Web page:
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Anti-Corruption
Bulgarian anti-corruption protesters march during a demonstration in downtown Sofia, VOA

Corruption costs the world economy $2.6 trillion each year, according to the United Nations, which is marking International Anti-Corruption Day on Sunday.

“Corruption is a serious crime that can undermine social and economic development in all societies. No country, region or community is immune,” the United Nations said.

The cost of $2.6 trillion represents more than 5 percent of global GDP.

The world body said that $1 trillion of the money stolen annually through corruption is in the form of bribes.

Patricia Moreira, the managing director of Transparency International, told VOA that about a quarter of the world’s population has paid a bribe when trying to access a public service over the past year, according to data from the Global Corruption Barometer.

Moreira said it is important to have such a day as International Anti-Corruption Day because it provides “a really tremendous opportunity to focus attention precisely on the challenge that is posed by corruption around the world.”

Journalist, Anti-Corruption
An activist places candles and flowers on the Great Siege monument, after rebuilding a makeshift memorial to assassinated anti-corruption journalist Daphne Caruana Galizia, in Valletta, Malta. VOA

Anti-corruption commitments

To mark the day, the United States called on all countries to implement their international anti-corruption commitments including through the U.N. Convention against Corruption.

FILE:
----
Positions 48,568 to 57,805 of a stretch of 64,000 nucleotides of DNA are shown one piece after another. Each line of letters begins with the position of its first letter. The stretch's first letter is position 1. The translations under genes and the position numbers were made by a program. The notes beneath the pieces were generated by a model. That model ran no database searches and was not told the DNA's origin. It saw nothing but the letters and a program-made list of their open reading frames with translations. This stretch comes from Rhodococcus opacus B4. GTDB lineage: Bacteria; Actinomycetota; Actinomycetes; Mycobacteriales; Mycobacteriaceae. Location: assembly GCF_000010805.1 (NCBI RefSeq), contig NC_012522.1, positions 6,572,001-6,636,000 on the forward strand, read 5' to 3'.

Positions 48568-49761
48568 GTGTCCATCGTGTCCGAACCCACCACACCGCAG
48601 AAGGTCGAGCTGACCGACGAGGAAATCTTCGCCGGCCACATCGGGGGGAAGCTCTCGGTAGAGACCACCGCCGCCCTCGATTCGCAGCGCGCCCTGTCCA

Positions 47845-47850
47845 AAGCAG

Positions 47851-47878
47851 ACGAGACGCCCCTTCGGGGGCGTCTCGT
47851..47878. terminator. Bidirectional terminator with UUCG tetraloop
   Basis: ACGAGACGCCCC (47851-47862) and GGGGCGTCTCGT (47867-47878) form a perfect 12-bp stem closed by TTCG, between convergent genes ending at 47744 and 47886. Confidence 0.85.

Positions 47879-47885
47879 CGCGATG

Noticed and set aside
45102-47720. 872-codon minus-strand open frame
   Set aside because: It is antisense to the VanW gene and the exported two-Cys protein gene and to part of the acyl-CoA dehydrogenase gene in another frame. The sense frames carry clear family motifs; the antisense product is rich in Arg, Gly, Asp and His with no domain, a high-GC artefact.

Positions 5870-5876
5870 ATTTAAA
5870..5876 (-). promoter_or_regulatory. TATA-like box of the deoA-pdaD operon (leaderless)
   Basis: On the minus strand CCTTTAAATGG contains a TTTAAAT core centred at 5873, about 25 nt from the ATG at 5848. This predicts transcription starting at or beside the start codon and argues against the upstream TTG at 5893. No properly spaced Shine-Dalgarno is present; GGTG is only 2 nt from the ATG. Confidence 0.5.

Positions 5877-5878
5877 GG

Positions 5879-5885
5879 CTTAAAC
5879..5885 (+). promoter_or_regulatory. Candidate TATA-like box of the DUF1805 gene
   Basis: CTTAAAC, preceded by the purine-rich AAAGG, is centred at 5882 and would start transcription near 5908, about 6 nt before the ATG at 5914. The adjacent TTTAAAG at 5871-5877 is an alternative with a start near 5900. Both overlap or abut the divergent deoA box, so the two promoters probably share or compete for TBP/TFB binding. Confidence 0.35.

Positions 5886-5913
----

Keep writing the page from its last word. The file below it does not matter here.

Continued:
In a statement Friday, the U.S. State Department said that corruption facilitates crime and terrorism, as well as undermines economic growth, the rule of law and democracy.

“Ultimately, it endangers our national security. That is why, as we look ahead to International Anticorruption Day on Dec. 9, we pledge to continue working with our partners to prevent and combat corruption worldwide,” the statement said.

Moreira said that data about worldwide corruption can make the phenomena understandable but still not necessarily “close to our lives.” For that, we need to hear everyday stories about people impacted by corruption and understand that it “is about our daily lives,” she added.

She said those most impacted by corruption are “the most vulnerable people — so it’s usually women, it’s usually poor people, the most marginalized people in the world.”

Anti-Corruption
Anna Hazare raised his voice against corruption and went ahead with his hunger strike at the Jantar Mantar in New Delhi. Wikimedia Commons